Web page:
A user interface (“UI”) code coverage system and process determines the coverage by test code of UI Components in a computer program. In other words, the UI code coverage system and process determine whether the test code tests a UI Component. In at least one embodiment, the UI code coverage system and process identify the particular UI Components tested by the test code, provide coverage (i.e. tested) statistics, provide a visualization of the UI Component tested, provide a visualization of tested and not-tested (also referred to respectively as “covered” and “not covered”) UI Components of a UI Screen. Computer programs cause computer systems to perform many functions including generation of a UI. A UI includes UI Components, and the UI Components include UI Screens and UI Objects. A UI Screen is a virtual container in a computer program's UI. A UI Screen contains one or more UI Objects. The boundaries of a UI Screen can enclose one or more UI Objects. A UI Screen inherits all the properties a UI Object has in terms of UI test code coverage, so a UI Screen can be considered as a root container UI Object. As subsequently discussed in more detail, FIG. 7 depicts an exemplary UI Screen with UI Objects. A UI Object is a UI element in a computer program that when displayed is located inside the boundaries of a UI Screen. A UI Object can be a parent UI Object when the UI Object contains one or more other UI Objects within the display boundaries of the parent UI Object. In at least one embodiment, the relationship between a UI Component, a UI Object, and a UI Screen is that a UI Component is akin to a superclass, a UI Object inherits from a UI Component, and UI Screen inherits from UI Object. In at least one embodiment, the UI Object is akin to a ‘root class’ without a UI Component and the UI Screen inherits from the UI Object.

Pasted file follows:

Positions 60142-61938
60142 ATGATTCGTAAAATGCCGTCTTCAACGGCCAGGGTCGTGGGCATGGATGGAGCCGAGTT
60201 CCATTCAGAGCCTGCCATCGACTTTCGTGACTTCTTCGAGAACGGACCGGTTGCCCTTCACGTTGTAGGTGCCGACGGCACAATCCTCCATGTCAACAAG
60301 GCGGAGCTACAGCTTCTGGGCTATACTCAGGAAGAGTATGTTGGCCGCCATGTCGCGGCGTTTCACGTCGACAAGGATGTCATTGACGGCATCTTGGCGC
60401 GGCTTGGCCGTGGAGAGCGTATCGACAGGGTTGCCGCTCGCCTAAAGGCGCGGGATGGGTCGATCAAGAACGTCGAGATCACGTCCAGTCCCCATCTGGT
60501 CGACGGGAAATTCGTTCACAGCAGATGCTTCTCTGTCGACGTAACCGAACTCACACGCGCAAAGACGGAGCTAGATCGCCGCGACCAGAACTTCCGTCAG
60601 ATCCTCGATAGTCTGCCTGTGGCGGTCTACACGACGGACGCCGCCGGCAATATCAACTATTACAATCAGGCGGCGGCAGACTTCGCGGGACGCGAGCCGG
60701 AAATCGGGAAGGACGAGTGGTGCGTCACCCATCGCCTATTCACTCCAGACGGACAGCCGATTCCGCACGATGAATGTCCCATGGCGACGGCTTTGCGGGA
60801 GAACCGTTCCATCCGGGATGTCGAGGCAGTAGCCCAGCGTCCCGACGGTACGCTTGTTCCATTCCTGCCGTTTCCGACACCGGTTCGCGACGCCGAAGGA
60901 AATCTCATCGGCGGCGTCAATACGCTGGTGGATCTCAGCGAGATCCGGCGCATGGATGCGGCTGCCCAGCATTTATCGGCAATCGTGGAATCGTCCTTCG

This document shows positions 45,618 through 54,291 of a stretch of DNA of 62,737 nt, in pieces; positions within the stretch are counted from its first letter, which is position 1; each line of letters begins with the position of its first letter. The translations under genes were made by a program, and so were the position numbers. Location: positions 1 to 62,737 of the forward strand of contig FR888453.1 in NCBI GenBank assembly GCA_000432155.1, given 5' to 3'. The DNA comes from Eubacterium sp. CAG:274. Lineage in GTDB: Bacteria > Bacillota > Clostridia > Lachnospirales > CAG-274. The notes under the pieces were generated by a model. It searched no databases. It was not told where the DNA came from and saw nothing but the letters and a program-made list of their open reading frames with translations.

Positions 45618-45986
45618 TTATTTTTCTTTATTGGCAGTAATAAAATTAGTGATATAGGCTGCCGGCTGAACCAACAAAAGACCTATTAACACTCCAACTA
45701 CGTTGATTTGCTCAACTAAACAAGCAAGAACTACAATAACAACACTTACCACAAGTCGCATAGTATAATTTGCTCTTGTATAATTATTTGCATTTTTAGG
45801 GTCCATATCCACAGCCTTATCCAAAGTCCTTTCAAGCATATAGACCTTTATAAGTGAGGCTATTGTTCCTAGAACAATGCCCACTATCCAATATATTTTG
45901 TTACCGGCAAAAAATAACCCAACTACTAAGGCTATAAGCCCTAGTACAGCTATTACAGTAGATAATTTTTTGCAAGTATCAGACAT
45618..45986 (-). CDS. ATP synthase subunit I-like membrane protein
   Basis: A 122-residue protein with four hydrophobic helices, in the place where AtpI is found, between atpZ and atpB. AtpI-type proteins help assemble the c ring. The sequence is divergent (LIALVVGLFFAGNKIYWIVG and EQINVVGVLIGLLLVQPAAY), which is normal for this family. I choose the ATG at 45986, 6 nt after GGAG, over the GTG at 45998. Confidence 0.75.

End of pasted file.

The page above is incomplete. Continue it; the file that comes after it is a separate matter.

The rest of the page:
Determining test code coverate of UI Components can present a difficult task given a variety of obstacles. The obstacles include implementation of UI Components using multiple platforms with multiple technologies. Exemplary platforms include various hardware computing technologies and various internet applications such as various web browsers and web-based applications, and various database technologies. Another obstacle is the various computer program languages such as Java and C++ used to generate UI Components. An additional obstacle is the difficulty of integrating test code coverage suites with testing operations. An additional obstacle is gaps in technology platforms, particular open source platforms.